To mark Stress Awareness Day tomorrow (4 November), a technologist at the University of Southampton’s School of Electronics and Computer Science (ECS), has revealed her Top 10 Tips to help technology geeks to deal with stress.
dr mc schraefel (lower case intentional), whose main research area is Human Computer Interaction (HCI), feels strongly that technologists and others who spend all day working at computers need to be aware of the negative effects that stress can have on their bodies and their capacity for productive work.
‘People who use technology intensively have a tendency to end up hunched over their computers,’ said schraefel. ‘Often without realising it they adopt a ‘threat response’, clenching all their muscles, which makes it difficult for them to unwind later.
‘My mission is to release technology geeks from this debilitating state by getting them to move, releasing “happy signals” throughout their body while they work.’
schraefel’s current research, which is being carried out with the support of a Senior Research Fellowship from the Engineering and Physical Sciences Research Council, involves designing information systems to support Quality of Life. In addition to drawing on expertise from neurology, human performance and wellbeing, schraefel has also completed nine health and fitness qualifications over the past 24 months in order to advance her research. She has also set up the iamgeekfit programme for ECS students, researchers and academics who want to get fit and healthy, and to stay that way.
Top 10 Tips for technology geeks to combat stress:
1. Keep moving
Moving is the best way to let our nervous system know that all is well. Go for a walk, swing a kettle bell, move something frequently and regularly to keep a regular flow of ‘happy signals’ to the nervous system
2. Move as many joints as possible
The more joints we move, the more signals we send to the nervous system saying we’re fine.
Whether sitting or standing, keep the happy signals flowing by moving as many joints as frequently as possible.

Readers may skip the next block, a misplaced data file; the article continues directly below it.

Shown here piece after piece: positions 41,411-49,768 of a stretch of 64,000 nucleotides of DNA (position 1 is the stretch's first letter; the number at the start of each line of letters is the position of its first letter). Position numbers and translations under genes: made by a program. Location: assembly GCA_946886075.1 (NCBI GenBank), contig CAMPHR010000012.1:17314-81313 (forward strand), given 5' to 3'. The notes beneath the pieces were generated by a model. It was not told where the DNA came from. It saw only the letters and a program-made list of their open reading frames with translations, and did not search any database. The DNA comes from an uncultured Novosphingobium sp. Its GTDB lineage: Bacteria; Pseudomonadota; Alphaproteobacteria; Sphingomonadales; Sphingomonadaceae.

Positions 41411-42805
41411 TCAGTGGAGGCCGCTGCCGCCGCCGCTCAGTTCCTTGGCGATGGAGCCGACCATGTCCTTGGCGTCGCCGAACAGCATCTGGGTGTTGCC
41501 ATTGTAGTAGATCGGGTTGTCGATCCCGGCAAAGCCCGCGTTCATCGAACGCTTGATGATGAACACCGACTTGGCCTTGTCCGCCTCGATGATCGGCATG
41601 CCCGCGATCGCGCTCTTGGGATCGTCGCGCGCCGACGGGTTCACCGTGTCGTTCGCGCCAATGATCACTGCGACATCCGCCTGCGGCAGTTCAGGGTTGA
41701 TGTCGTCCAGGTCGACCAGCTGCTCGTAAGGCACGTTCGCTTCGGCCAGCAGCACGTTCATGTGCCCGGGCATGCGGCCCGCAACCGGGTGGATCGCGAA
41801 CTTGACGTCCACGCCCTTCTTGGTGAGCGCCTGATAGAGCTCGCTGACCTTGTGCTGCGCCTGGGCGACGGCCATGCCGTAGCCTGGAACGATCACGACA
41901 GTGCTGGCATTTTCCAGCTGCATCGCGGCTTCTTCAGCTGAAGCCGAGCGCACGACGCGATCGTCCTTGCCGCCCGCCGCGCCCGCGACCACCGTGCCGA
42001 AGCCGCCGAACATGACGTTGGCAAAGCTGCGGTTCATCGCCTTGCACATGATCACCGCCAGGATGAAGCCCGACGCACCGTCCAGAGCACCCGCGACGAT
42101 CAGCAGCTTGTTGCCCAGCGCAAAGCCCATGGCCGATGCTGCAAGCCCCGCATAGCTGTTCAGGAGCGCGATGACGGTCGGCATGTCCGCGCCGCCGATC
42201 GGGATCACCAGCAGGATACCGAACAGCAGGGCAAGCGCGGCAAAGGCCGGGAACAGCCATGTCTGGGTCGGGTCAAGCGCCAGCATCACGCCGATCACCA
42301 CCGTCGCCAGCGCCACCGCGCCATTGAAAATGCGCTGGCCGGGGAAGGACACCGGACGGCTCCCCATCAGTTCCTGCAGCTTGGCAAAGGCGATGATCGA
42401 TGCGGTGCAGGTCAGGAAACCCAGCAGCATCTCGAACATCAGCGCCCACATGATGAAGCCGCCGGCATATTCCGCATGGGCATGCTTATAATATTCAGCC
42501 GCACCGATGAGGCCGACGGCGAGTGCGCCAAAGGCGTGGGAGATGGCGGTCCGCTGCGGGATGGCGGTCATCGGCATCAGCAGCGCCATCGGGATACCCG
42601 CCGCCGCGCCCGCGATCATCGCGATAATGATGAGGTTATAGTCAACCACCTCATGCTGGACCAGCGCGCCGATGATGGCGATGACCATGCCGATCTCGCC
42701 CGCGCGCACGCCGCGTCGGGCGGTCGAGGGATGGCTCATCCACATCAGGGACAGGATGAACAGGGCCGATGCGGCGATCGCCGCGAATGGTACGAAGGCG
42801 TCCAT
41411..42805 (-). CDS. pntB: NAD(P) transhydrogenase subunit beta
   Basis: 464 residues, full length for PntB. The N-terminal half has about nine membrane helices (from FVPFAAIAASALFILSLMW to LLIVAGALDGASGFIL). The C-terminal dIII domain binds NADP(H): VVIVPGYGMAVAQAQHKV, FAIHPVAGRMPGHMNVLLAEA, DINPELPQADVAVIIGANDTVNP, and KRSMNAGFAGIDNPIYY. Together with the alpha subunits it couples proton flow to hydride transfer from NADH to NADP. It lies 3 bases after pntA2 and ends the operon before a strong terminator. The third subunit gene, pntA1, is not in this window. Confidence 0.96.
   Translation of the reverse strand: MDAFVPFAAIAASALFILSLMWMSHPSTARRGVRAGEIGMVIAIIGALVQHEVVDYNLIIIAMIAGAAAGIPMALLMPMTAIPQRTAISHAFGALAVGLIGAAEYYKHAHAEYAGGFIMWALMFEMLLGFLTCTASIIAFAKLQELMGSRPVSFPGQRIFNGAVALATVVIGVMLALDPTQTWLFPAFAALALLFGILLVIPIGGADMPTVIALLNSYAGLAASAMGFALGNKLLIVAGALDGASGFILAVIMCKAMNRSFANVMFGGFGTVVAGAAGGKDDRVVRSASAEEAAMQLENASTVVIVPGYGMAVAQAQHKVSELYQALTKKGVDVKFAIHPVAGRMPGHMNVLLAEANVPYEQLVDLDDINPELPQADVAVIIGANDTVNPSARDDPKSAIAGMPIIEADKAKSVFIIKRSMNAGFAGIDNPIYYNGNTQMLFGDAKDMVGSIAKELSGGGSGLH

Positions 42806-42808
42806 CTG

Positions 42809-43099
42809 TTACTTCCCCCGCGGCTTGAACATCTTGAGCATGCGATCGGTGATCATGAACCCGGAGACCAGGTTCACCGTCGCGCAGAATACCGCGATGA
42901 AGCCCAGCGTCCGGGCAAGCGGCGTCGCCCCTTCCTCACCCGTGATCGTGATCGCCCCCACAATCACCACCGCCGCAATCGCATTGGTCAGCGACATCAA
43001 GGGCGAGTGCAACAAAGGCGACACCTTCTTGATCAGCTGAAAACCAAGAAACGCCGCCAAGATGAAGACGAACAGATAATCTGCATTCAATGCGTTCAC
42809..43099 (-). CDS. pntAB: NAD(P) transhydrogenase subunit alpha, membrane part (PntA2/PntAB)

3. Flex, extend and make circles
Move joints through as full a range of motions as possible. What we don’t move, we lose. Less mobility means fewer happy signals, fewer resources to dissipate stress.
4. Slow down your breathing
Breathe with attention; sighing and yawning are signs that breathing is not right, which increases stress signals.
5. Breathe from the belly
Move the diaphragm, the pump for the lymphatic system which filters toxins in the body
6. Breathe in through the nose
This warms and filters air entering the body and helps slow breathing, reducing stress
7. Breathe out in longer breaths
This builds up a better level of CO2 in the body, which is critical for wellbeing.
8. Sleep well
Good quality sleep at night keeps cortisol levels low, keeping stress down. Starchy carbs like rice pudding four hours before you plan to sleep can help as your head hits the pillow
9. Avoid checking the time if you get up in the night
Trust your alarm clock to wake you; nothing can add a quick shot of stress in the middle of the night like thinking “I only have an hour left to sleep! I have to get to sleep”
10. Keep the room in which you sleep dark
Any light is a cue to wake up; turn that glowing clock to the wall and try to cover up any light leaks
‘Stress is a response on the part of the body to real or perceived threat,’ said dr schraefel. ‘These responses developed to help us thrive in far more physical cultures, so by doing some simple physical things we can provide the body (and especially the nervous system) with what *it* needs to feel safe.’
So, 10 tips but three simple concepts: let yourself move, breath and sleep well.
National Stress Awareness Day is organised annually by the International Stress Management Association. For further information, please visit: http://www.isma.org.uk/national-stress-awareness-day/